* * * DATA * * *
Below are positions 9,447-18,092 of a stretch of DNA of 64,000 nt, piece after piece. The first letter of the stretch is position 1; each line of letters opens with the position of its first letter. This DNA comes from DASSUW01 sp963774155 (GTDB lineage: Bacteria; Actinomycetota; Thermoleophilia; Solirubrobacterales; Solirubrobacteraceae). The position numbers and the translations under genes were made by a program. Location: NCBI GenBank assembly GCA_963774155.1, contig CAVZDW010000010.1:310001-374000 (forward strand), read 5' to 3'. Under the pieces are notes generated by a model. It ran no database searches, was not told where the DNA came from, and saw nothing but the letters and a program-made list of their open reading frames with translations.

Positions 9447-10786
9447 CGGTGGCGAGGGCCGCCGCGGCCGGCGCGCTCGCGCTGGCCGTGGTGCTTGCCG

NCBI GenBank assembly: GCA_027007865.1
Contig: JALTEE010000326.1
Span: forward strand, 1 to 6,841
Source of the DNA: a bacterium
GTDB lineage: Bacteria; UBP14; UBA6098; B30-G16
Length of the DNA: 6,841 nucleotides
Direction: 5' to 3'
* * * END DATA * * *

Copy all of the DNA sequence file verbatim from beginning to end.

Below are positions 9,447-18,092 of a stretch of DNA of 64,000 nt, piece after piece. The first letter of the stretch is position 1; each line of letters opens with the position of its first letter. This DNA comes from DASSUW01 sp963774155 (GTDB lineage: Bacteria; Actinomycetota; Thermoleophilia; Solirubrobacterales; Solirubrobacteraceae). The position numbers and the translations under genes were made by a program. Location: NCBI GenBank assembly GCA_963774155.1, contig CAVZDW010000010.1:310001-374000 (forward strand), read 5' to 3'. Under the pieces are notes generated by a model. It ran no database searches, was not told where the DNA came from, and saw nothing but the letters and a program-made list of their open reading frames with translations.

Positions 9447-10786
9447 CGGTGGCGAGGGCCGCCGCGGCCGGCGCGCTCGCGCTGGCCGTGGTGCTTGCCG

NCBI GenBank assembly: GCA_027007865.1
Contig: JALTEE010000326.1
Span: forward strand, 1 to 6,841
Source of the DNA: a bacterium
GTDB lineage: Bacteria; UBP14; UBA6098; B30-G16
Length of the DNA: 6,841 nucleotides
Direction: 5' to 3'